In November, $177 million of federal New South Wales funding for bushfire recovery projects was announced. It turns out that just one per cent of the funding went to Labor state seats—a blatant bias, not based on where the bushfire impact occurred. My seat was the litmus test for this fast-track round of funding, and the Berejiklian and Morrison governments failed that test.
The Hawkesbury side of my electorate, a state Liberal held seat which had 73 per cent of its area burnt and a $33 million economic impact, got $4 million for very worthy projects. The Blue Mountains side, a Labor state seat with nearly 50 per cent of its area burnt and around a $66 million economic impact, received nothing. The state member for Blue Mountains, Trish Doyle, was not consulted on what projects might be ready to go. By contrast, the state member for Hawkesbury, Robyn Preston, was clearly part of what was otherwise a very secretive process.
The Morrison government has outsourced the decision-making to John Barilaro and the New South Wales Liberals and Nationals. Just like they've outsourced border control, just like they outsourced aged care control and protections during COVID, they've outsourced this distribution of federal funds. There was a report commissioned and paid for by the federal government, at a cost of more than $100,000, to provide data to help fairly distribute funding. It was paid to Peter Crone, a former Liberal staffer, who was hand-picked by the Prime Minister's office. Was the data passed on? Was it ignored? Who knows. But let's look at the comparison. The Snowy Valleys, with a 37.9 per cent burn scar, received 12 separate grants, totalling $32.9 million. Tamworth, with a 6.3 per cent burn scar, got $275,000. The Midcoast, with a 23.6 per cent burn scar, got more than $8 million for the refurbishment of a sports stadium. We don't begrudge this funding for regions, but the Blue Mountains, with a 50 per cent burn scar, got not a cent. It is just wrong! They were ready-to-go projects. The list released by Blue Mountains mayor Mark Greenhill shows 24 projects, worth around $5 million—projects that would have helped the communities of Blackheath, Bell and Mount Victoria, which directly suffered fire damage, and the businesses who took such a massive economic hit. There is no explanation for why these were ignored.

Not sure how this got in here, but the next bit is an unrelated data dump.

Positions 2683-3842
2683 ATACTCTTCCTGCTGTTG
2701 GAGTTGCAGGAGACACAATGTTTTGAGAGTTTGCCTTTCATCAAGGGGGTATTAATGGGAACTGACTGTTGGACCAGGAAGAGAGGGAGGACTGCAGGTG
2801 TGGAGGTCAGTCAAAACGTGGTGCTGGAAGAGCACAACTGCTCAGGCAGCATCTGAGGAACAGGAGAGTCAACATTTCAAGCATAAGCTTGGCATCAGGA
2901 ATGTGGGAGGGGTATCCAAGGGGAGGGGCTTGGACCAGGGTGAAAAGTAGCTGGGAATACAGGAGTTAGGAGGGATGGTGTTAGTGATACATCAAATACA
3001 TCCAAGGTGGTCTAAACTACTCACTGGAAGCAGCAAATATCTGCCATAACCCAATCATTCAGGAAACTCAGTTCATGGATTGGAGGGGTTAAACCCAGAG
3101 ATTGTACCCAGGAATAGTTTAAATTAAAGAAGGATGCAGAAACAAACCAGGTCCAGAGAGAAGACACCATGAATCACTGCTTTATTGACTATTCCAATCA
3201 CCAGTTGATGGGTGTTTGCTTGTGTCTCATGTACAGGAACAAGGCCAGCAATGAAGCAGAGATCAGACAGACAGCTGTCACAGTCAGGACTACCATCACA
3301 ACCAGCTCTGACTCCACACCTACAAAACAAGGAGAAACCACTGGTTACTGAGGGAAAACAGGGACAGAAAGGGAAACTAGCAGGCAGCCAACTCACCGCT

The New South Wales government has a track record of rorting public funds, and the Premier is unapologetic about allegations of pork-barrelling, saying, 'It's not an illegal practice.' With federal complicity, the state Labor seat in my electorate is treated so differently from the state Liberal seats. That is not a way to recover from bushfire. The Morrison government have had a hands-off approach during the bushfires, and now they've got a hands-off approach when it comes to recovery. This is the Prime Minister who said, 'Whatever it takes.' Well, it's going to take intervention with the New South Wales government to make sure the deal is fair.